Daffydil 2014

For over 100 years, the Faculty of Medicine at the University of Toronto has performed Daffydil, a spectacular theatrical production, to raise money for the Canadian Cancer Society. Since its inception, Daffydil has raised over $600,000 for charity. The show is entirely produced, directed, written and performed by students in the Faculty of Medicine. This year's Daffydil musical took place in the Hart House Theatre at the University of Toronto on the evenings of February 19-22, 2014.


This year’s show “OMG ACCREDITATION” chronicled the story of Melville, a nervous 4th year medical student who is just trying to pass his rotation under the most esteemed doctor in the hospital. Things finally start looking up for him until his patient starts acting strangely. With extraordinary dance and musical numbers, Daffydil 2014 dazzles as it reveals how Melville was able to figure out what's wrong with his patient, all the while helping the hospital pass their hardest (and craziest) accreditation yet. The show was able to raise over $20,000 for the Canadian Cancer Society, and counting!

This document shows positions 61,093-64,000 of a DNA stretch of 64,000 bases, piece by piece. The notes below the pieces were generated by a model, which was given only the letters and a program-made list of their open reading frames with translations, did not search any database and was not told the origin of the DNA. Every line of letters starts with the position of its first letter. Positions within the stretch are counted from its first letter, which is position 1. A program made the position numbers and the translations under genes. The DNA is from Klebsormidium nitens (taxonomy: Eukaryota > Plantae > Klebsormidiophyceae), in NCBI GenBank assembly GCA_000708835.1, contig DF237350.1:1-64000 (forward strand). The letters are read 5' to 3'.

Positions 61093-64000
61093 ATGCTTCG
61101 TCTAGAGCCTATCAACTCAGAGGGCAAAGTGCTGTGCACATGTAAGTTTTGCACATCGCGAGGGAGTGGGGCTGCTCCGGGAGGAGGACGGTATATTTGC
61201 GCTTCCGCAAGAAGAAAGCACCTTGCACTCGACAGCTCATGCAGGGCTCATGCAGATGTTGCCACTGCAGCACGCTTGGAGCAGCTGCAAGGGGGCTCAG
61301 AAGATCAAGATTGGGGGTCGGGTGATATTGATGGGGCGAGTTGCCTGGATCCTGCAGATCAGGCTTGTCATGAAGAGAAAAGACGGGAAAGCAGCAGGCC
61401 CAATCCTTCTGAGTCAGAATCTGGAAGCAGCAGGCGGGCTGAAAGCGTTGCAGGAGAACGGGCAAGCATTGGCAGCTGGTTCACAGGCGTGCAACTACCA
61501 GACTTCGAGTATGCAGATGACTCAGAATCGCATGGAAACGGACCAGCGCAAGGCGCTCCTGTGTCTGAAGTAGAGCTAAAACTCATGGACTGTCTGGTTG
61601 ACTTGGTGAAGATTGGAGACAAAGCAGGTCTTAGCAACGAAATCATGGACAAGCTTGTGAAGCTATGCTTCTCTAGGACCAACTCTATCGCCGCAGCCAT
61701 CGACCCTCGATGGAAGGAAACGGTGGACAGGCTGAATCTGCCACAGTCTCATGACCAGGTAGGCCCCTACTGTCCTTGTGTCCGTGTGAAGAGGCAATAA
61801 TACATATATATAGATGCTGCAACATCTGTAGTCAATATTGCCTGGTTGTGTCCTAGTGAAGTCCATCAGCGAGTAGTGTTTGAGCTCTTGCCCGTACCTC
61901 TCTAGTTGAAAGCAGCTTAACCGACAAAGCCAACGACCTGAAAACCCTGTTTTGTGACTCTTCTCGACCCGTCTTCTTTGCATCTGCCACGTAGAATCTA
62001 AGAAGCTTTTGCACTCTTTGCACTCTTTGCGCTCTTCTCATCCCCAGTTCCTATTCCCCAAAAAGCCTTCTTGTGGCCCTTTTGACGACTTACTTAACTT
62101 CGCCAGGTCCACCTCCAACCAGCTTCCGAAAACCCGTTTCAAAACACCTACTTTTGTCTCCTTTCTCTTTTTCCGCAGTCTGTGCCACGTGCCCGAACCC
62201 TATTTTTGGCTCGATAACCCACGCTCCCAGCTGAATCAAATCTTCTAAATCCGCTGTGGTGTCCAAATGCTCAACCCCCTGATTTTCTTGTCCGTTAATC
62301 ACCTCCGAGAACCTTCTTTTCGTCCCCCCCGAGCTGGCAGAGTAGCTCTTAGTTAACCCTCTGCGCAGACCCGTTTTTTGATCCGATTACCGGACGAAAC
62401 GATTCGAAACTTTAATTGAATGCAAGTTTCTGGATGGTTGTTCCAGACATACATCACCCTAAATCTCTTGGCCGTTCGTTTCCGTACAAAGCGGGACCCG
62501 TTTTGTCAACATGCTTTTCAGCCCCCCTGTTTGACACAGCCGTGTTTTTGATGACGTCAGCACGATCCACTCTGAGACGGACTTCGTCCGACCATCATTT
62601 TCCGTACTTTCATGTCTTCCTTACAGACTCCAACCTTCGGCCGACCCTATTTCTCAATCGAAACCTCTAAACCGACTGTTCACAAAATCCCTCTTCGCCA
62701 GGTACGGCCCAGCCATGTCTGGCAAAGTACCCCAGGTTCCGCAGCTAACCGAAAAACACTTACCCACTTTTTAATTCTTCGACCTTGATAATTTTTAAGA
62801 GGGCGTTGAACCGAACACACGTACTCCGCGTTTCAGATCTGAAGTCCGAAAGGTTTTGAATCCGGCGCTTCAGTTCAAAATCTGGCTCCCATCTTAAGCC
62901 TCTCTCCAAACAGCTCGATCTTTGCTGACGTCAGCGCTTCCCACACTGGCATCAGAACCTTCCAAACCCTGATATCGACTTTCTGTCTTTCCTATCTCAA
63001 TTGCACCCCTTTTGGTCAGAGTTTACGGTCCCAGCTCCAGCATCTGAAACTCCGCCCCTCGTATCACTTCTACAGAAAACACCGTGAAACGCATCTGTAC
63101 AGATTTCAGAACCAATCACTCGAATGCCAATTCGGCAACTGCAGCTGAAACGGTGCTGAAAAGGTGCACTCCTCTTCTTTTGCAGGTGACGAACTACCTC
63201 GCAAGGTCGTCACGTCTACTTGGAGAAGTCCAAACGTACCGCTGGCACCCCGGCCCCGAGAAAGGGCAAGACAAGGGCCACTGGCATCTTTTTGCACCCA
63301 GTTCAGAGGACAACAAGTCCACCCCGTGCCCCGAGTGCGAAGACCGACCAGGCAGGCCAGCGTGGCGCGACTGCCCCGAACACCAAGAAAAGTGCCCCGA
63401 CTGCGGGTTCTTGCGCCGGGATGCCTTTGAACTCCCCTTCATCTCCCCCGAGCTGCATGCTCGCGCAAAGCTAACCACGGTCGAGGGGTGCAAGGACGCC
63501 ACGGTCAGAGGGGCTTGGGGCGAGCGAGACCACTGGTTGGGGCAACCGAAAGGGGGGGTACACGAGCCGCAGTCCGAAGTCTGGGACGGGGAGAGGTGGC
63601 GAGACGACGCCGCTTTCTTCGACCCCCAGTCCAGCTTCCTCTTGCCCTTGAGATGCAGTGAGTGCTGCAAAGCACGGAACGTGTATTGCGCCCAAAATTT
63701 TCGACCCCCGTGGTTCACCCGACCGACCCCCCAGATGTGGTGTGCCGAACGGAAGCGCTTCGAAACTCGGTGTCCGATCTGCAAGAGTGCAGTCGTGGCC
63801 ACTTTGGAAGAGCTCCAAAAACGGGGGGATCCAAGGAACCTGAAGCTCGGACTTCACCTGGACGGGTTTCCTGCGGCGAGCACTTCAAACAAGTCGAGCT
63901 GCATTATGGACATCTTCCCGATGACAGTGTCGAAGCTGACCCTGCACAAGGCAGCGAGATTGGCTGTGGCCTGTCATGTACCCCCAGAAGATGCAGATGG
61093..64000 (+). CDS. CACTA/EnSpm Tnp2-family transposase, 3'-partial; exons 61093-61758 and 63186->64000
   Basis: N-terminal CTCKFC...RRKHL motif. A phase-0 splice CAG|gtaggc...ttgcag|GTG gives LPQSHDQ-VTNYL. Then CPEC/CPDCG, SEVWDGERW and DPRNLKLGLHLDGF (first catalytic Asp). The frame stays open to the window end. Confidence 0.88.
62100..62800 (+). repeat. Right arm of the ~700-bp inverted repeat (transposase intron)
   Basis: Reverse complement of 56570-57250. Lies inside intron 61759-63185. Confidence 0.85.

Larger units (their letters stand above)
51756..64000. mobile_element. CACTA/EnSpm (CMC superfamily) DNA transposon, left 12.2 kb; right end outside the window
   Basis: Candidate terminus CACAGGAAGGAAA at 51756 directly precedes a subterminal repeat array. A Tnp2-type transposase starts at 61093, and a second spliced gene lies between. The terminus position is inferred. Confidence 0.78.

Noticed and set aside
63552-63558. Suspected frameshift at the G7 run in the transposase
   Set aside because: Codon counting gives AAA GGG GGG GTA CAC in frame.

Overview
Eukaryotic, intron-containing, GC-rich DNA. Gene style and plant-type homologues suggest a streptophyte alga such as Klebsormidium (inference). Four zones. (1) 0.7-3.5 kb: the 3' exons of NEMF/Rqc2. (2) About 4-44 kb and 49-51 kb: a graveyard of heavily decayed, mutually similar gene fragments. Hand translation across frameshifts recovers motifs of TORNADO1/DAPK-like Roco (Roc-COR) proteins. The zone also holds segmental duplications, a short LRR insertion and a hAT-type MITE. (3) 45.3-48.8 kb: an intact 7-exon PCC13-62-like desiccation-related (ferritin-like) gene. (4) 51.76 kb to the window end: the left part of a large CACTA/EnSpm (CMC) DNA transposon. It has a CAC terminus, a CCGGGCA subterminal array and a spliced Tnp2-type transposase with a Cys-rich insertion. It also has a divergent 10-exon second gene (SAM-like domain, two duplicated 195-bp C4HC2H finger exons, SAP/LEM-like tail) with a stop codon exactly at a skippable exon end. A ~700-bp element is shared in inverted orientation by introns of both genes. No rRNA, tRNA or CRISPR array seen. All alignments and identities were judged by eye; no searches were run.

Daffydil is among the oldest traditions of the University of Toronto, Faculty of Medicine. It draws upon the creative talents of students in the faculty and channels it towards a cause that is personal to some of us, yet dear to us all: the search for more advanced treatments and medical care for those afflicted by cancer. We invite you to join us in this cause.






The cause:

Cancer is the leading cause of death in Canada and is responsible for about 30% of all deaths. It is estimated that 187,600 new cases of cancer and 75,500 deaths from cancer occurred in Canada in 2013.


When you make a donation to the Canadian Cancer Society, you help:

•           Fund the most promising Canadian research projects for all types of cancer

•           Provide free information and support services in the community

•           Advocate for public policies that prevent cancer and help those living with it

•           Prevent and detect cancer early by encouraging people to take part in cancer screening   programs